This is Jerusalem in every Man,
A Tent & Tabernacle of Mutual Forgiveness, Male & Female Clothings.
And Jerusalem is called Liberty among the Children of Albion.
–William Blake, Jerusalem: The Emanation of the Giant Albion

Here in Jerusalem nothing is commonplace. Day by day the links that bind us to the twentieth century are snapping off. Soon there’ll be nothing left to connect us with the outside world.
–Walter Lever, diary entry from April 26, 1948 in Jerusalem is Called Liberty

 

In 1966, the English translation of S. Y. Agnon’s bewitchingly cryptic story “Edo and Enam,” which I recently wrote about, was published, along with Agnon’s equally seductive story “Betrothed,” under the title Two Tales. In a review in Commentary magazine in which he acknowledged regretfully that he could not access Agnon in the original Hebrew, the critic Edmund Wilson praised these “precise and limpid” translations, noting that they “provide, for anyone who wants to read Agnon, an excellent introduction to his work.” And for many English-language readers they have been the first encounter with the work of the great Hebrew writer.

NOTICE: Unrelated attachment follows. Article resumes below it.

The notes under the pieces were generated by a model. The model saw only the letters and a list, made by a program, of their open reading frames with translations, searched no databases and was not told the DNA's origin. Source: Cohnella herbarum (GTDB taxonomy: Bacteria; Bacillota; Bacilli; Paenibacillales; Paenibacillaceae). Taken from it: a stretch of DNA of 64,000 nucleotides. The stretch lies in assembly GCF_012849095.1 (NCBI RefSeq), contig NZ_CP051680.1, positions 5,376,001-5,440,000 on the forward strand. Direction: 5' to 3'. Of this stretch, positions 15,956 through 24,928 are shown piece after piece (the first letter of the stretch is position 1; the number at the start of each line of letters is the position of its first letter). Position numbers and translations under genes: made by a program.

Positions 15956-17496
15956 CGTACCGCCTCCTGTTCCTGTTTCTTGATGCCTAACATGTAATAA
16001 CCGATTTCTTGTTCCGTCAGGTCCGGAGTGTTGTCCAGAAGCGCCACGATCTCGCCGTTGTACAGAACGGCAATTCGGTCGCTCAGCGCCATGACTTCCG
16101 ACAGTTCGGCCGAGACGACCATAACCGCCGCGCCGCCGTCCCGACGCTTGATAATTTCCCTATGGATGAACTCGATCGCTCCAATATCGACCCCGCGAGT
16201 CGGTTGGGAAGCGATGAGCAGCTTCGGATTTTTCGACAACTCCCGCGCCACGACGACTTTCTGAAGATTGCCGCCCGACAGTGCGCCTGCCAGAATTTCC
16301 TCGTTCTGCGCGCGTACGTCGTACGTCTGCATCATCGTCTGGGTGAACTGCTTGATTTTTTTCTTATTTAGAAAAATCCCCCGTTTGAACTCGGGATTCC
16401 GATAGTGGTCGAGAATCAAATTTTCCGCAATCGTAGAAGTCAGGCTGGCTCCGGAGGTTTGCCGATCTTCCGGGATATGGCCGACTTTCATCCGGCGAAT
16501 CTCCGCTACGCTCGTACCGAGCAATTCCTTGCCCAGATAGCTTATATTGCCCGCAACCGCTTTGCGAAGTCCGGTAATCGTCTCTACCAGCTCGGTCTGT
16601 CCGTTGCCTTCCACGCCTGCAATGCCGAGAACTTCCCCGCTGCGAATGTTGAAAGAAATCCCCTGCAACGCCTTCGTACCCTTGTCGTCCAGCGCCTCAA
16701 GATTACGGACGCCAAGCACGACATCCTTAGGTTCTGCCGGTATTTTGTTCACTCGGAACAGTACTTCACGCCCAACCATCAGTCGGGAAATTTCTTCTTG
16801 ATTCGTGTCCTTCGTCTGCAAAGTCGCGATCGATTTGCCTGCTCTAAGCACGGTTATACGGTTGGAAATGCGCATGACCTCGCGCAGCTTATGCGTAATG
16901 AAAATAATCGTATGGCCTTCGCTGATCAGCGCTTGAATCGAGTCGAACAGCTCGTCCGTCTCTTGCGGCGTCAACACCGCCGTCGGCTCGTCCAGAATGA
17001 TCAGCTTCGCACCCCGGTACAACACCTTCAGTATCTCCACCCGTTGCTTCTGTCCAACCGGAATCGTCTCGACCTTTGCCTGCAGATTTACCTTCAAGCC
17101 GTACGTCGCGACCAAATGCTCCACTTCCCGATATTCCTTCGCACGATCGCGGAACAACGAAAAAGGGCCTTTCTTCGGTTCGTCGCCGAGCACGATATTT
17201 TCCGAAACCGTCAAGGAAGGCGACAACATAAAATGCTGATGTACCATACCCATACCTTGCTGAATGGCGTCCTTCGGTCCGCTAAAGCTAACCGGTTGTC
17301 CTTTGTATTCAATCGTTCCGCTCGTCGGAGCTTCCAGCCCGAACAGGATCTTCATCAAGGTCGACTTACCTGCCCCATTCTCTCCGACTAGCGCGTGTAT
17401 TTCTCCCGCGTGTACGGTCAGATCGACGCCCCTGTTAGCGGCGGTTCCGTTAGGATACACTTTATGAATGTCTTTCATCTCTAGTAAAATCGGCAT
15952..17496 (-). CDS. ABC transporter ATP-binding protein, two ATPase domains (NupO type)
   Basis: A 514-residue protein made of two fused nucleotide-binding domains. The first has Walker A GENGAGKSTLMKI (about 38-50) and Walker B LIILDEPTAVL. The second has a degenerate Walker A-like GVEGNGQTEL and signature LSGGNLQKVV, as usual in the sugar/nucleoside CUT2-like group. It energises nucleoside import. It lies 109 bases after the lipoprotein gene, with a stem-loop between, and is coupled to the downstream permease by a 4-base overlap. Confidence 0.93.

The translator was Walter Lever, a British Jew who immigrated to Palestine in 1947. In his 1951 memoir, Jerusalem is Called Liberty, Lever chronicles his extraordinary first year in the land of Israel, during which he witnessed the final months of the British mandate and the first days of the new Jewish state.

In 1947, Lever was a 34-year-old instructor in English literature at the University of Manchester. While a student at Oxford, his incipient Zionism had been displaced by socialism, yet by the 1940s his utopian dreams had fallen casualty to the disillusionment produced by global catastrophe and world war. “I looked out at a wrecked civilization,” he writes, “inwards at the crumbled structure of my own ideas.”